In my 1811 reprint of an older slang dictionary, Miss Laycock is given as an underworld euphemism for "the monosyllable." [Hint: It begins with a c. She has one; he doesn't; though he may be one.]

Which segues nicely into a news story that, according to Yahoo, was the most-read item in their menu in the U.K. and Ireland this week:

San Francisco hosts self-pleasure marathon

SAN FRANCISCO (Reuters) - San Francisco's Center for Sex and Culture played host on Saturday to the city's annual "Masturbate-a-thon," an event its organizers said could draw up to 120 people from across the United States aiming to have a good time with themselves.

The event was organized to help raise funds for the center, and, according to its organizer, provide an outlet for safe sex for those who enjoy pleasuring themselves in a semi-public setting.

Carol Queen, director of the center, acknowledged that the event is unusual -- even by San Francisco's standards. The permissive city, which helped ignite a debate on gay marriage last year, tolerates many sorts of sexual behavior but masturbation seems a topic that is off-limits, she said.

"Even people who are sexually frisky ... might have the bias that many Americans do, that it's second-best sex, that it's something you do if you can't figure something else out," Queen said.

The Saturday night event also had a competitive side.

One New York man arrived shortly after 5 p.m. seeking to break the endurance six-and-a-half hour record set at last year's event. The rules allow for a five-minute break every hour.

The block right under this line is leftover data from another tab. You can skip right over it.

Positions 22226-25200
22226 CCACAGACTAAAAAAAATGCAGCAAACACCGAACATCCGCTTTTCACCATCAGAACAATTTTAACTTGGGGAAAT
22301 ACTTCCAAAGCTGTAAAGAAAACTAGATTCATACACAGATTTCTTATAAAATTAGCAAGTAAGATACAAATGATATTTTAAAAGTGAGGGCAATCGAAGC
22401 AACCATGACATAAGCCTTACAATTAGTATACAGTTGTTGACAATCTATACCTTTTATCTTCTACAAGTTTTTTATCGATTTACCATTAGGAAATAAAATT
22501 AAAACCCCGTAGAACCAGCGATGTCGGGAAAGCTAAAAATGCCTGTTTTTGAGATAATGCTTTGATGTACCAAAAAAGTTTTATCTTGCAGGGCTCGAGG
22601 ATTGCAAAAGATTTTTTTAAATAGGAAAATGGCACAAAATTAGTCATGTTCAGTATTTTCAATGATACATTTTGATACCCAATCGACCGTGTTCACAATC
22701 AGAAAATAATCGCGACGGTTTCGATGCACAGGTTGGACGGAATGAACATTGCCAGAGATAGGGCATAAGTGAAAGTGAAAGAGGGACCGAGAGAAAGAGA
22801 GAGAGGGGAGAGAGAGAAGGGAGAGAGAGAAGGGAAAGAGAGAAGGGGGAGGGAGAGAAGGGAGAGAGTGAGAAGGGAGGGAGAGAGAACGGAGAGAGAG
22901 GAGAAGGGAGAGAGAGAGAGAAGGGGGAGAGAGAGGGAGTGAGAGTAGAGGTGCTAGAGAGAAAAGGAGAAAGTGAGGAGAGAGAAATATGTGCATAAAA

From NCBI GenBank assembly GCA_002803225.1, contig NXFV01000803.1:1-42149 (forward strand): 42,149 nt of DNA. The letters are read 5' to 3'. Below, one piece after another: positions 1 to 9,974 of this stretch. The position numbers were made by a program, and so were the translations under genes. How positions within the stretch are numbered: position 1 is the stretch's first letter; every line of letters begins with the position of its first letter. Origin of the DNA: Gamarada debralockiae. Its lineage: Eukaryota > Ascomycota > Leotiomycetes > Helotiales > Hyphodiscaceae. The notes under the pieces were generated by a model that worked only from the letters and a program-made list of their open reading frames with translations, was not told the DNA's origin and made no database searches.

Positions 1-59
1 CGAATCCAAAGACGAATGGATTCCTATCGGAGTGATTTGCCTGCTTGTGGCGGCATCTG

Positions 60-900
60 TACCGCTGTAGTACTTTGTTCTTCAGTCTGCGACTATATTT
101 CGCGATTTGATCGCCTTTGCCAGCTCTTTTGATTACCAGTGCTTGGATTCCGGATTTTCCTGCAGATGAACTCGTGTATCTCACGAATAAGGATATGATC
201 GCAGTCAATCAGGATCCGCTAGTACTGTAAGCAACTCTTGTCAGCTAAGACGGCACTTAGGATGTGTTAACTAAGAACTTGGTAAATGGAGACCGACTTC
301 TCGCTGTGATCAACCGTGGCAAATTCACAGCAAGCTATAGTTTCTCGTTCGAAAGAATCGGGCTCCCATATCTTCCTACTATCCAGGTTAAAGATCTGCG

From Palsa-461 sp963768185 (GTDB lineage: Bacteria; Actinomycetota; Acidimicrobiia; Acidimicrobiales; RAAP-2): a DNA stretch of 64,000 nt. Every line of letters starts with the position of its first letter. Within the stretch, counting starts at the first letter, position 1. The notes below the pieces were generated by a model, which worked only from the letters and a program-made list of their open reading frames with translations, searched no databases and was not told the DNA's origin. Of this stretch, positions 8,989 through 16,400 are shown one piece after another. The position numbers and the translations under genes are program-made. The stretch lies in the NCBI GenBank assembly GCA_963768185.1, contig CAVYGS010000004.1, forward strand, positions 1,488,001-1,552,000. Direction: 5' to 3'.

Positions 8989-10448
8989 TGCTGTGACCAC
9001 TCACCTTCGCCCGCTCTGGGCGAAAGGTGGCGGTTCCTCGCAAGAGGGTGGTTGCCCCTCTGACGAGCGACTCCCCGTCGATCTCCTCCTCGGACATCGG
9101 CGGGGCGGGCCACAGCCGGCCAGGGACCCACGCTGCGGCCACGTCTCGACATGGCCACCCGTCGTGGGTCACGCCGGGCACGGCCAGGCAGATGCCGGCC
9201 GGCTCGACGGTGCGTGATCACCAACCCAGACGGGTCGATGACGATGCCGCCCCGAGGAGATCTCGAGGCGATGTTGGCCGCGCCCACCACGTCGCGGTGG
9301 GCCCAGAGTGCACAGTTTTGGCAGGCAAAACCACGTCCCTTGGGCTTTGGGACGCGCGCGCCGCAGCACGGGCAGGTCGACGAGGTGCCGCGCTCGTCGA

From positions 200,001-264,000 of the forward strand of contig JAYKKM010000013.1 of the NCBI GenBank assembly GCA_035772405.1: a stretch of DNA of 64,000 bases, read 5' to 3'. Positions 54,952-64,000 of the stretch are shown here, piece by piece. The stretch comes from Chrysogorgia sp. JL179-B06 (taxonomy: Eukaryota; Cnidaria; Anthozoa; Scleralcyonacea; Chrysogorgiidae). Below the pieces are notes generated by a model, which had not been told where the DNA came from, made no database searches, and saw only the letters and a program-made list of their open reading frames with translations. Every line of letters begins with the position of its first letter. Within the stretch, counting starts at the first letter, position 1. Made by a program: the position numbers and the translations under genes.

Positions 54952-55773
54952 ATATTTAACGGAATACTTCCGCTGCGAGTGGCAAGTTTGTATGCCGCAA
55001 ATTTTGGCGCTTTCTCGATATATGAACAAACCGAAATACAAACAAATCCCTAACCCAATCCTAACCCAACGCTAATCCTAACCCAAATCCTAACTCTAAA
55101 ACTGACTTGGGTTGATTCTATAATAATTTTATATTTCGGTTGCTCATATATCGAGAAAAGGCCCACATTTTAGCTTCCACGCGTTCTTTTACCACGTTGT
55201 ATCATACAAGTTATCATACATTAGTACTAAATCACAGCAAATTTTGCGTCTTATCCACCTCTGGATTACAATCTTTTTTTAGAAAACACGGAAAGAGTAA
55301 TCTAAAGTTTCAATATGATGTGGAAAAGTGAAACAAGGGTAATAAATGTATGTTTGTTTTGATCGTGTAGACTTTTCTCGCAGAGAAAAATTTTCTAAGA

The female marathon winner last year, Norine Dworkin, chronicled her experiences in the women's magazine Marie Claire, saying hours later the activity was "about as pleasurable as rubbing an elbow."

And so forth. Masturbation has been around in English since 1766, a formal, Latinate word to cover an activity that used to be known by other terms.

The Latin root of it is the verb masturbari which is a compound of manu, the ablative form of manus "hand" and stuprare "defile" (oneself), which is related to stupere "to be stunned, stupefied" (the root of stupid).

The natural form of this compound in Latin would be *manstuprare, but the word seems to have been altered in Latin, probably by influence of turbare "to stir up."

Earlier English terms for this included onanism (1727), a reference to Onan, son of Judah (Gen. xxxviii.9), who spilled his seed on the ground rather than impregnate his dead brother's wife: "And Onan knew that the seed should not be his; and it came to pass, when he went in unto his brother's wife, that he spilled it on the ground, lest that he should give seed to his brother." Somehow this family inheritance squabble was twisted into a prohibition of masturbation.

Another term was self-abuse (1728), and even earlier was self-pollution (1626). The common slang jerk off only dates to 1916.